However, the more features we have, the more difficult training becomes. In a very high-dimensional space, supervised algorithms need to learn how to separate points and build a function approximation to make good decisions. When the features are very numerous, this search becomes very expensive, both from a time and compute perspective. In some cases, it may be impossible to find a good solution fast enough.
This problem is known as the curse of dimensionality , and unsupervised learning is well suited to help manage this. With dimensionality reduction, we can find the most salient features in the original feature set, reduce the number of dimensions to a more manageable number while losing very little important information in the process, and then apply supervised algorithms to more efficiently perform the search for a good function approximation.
Feature engineering is one of the most vital tasks data scientists perform. Without the right features, the machine learning algorithm will not be able to separate points in space well enough to make good decisions on never-before-seen examples. However, feature engineering is typically very labor-intensive; it requires humans to creatively hand-engineer the right types of features.
Instead, we can use representation learning from unsupervised learning algorithms to automatically learn the right types of feature representations to help solve the task at hand. The quality of data is also very important.
Markov Models Supervised and Unsupervised Machine Learning: Mastering Data Science And Python
We give a tutorial and overview of the field of unsupervised learning from the perspective of statistical modeling. Unsupervised learning can be motivated from information theoretic and Bayesian principles. We briefly review basic models in unsupervised learning, including factor analysis, PCA, mixtures of Gaussians, ICA, hidden Markov models, state-space models, and many variants and extensions. We derive the EM algorithm and give an overview of fundamental concepts in graphical models, and inference algorithms on graphs. The aim of this chapter is to provide a high-level view of the field.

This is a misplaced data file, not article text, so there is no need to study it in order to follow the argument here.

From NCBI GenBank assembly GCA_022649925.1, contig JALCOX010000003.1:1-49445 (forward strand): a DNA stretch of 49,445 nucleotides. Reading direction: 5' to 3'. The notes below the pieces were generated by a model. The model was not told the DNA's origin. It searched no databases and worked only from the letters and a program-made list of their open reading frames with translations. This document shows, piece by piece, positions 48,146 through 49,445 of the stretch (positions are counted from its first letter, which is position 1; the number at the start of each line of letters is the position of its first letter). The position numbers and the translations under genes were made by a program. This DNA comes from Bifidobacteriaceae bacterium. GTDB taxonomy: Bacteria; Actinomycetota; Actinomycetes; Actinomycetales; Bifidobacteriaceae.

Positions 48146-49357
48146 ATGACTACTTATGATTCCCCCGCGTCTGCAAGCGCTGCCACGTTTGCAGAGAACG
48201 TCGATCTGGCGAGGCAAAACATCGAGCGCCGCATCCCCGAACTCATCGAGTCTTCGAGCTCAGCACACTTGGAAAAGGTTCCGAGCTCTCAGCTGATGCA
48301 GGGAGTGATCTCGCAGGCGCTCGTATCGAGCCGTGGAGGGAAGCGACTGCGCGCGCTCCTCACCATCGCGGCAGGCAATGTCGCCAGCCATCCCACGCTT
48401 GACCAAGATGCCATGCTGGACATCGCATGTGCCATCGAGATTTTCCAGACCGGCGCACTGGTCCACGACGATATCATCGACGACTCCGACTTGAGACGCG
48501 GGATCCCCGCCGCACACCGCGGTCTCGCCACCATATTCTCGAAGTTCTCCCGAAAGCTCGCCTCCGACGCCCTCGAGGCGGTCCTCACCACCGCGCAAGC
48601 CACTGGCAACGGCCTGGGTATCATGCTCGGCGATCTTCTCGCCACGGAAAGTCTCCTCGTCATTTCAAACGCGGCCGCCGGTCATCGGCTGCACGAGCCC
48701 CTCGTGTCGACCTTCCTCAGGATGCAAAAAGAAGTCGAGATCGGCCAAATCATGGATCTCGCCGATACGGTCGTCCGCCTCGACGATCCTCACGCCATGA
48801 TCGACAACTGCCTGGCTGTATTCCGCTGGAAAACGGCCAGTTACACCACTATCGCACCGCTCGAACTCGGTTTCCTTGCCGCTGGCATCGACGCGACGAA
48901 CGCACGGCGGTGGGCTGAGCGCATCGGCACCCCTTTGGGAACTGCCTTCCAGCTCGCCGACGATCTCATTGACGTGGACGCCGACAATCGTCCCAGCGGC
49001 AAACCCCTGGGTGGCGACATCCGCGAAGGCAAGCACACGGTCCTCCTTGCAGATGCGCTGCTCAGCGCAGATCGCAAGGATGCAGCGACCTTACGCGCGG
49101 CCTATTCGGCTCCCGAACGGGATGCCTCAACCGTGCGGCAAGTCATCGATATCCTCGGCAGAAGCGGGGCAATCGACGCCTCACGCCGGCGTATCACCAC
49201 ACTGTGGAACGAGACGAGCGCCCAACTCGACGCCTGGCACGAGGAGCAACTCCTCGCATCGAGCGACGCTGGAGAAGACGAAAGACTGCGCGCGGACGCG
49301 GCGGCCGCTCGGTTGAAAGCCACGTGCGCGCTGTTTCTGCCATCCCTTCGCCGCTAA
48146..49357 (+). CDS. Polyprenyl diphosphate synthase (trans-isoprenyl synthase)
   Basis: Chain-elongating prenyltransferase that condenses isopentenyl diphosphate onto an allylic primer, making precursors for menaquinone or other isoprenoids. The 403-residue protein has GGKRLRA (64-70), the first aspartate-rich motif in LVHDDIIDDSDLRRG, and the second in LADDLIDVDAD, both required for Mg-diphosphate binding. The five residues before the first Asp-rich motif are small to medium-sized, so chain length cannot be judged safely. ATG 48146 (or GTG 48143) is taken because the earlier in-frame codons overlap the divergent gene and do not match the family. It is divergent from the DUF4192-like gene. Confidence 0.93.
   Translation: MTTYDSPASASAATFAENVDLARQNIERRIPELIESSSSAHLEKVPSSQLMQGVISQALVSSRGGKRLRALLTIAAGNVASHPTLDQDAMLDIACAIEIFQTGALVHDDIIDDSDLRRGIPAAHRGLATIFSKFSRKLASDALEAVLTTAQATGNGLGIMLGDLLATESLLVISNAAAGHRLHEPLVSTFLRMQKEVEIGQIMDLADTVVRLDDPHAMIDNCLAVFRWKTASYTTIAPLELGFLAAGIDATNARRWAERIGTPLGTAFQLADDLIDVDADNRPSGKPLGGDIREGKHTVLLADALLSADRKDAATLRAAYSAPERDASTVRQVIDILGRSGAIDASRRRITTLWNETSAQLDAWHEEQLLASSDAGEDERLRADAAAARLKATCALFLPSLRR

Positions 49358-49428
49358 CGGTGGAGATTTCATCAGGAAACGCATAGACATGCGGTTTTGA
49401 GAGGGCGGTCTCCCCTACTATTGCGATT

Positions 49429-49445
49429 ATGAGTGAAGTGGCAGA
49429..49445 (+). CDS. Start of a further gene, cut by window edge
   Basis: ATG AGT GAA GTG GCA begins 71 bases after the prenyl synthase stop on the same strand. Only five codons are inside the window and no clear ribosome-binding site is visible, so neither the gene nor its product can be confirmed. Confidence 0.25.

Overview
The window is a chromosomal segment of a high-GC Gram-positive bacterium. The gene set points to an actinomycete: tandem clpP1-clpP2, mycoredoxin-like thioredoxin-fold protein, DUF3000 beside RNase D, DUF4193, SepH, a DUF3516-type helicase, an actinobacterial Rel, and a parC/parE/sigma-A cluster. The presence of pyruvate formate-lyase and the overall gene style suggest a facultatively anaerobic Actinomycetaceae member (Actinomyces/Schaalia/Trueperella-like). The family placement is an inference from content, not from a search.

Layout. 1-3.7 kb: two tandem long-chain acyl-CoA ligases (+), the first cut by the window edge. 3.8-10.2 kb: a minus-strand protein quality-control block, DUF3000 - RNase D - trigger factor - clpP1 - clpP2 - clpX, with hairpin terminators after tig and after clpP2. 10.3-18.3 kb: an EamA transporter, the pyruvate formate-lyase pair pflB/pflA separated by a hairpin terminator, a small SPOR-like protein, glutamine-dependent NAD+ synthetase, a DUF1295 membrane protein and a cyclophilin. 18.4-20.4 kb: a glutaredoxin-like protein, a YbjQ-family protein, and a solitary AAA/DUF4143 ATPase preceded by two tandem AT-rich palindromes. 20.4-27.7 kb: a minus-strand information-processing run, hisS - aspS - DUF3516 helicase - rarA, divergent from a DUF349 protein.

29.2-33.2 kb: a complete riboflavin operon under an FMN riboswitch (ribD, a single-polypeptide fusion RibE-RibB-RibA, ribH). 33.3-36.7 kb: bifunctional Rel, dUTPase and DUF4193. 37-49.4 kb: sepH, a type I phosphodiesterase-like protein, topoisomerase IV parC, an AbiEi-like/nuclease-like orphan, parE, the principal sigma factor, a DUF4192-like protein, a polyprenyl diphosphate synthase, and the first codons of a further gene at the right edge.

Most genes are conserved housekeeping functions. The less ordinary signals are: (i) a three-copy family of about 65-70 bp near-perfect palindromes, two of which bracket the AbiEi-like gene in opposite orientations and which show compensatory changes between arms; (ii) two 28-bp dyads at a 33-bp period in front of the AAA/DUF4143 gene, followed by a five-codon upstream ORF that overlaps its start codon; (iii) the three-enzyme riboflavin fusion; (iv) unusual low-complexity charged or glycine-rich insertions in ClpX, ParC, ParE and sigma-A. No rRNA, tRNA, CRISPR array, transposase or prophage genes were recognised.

In this paper, we model operator states using hidden Markov models applied to human models obtained with two different supervised learning techniques and an methodology has been favored by the machine-learning community in the.
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This course offered as two successive modules to MSc students provides an in-depth introduction to statistical modelling, unsupervised, and some supervised learning techniques. It presents probabilistic approaches to modelling and their relation to coding theory and Bayesian statistics. A variety of latent variable models will be covered including mixture models used for clustering , dimensionality reduction methods, time series models such as hidden Markov models which are used in speech recognition and bioinformatics, Gaussian process models, independent components analysis, hierarchical models, and nonlinear models. The course will present the foundations of probabilistic graphical models e.
Most of human and animal learning is unsupervised learning. If intelligence was a cake, unsupervised learning would be the cake, supervised learning would be the icing on the cake, and reinforcement learning would be the cherry on the cake. We need to solve the unsupervised learning problem before we can even think of getting to true AI. In this chapter, we will explore the difference between a rules-based system and machine learning, the difference between supervised learning and unsupervised learning, and the relative strengths and weaknesses of each. We will also cover many popular supervised learning algorithms and unsupervised learning algorithms and briefly examine how semisupervised learning and reinforcement learning fit into the mix.
The Strengths and Weaknesses of Unsupervised Learning